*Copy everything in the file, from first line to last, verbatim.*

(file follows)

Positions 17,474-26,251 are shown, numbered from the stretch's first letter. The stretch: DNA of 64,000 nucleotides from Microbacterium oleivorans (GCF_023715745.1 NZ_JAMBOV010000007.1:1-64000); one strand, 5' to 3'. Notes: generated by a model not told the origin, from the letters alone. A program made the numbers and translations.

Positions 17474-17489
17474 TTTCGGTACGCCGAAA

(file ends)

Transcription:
Positions 17,474-26,251 are shown, numbered from the stretch's first letter. The stretch: DNA of 64,000 nucleotides from Microbacterium oleivorans (GCF_023715745.1 NZ_JAMBOV010000007.1:1-64000); one strand, 5' to 3'. Notes: generated by a model not told the origin, from the letters alone. A program made the numbers and translations.

Positions 17474-17489
17474 TTTCGGTACGCCGAAA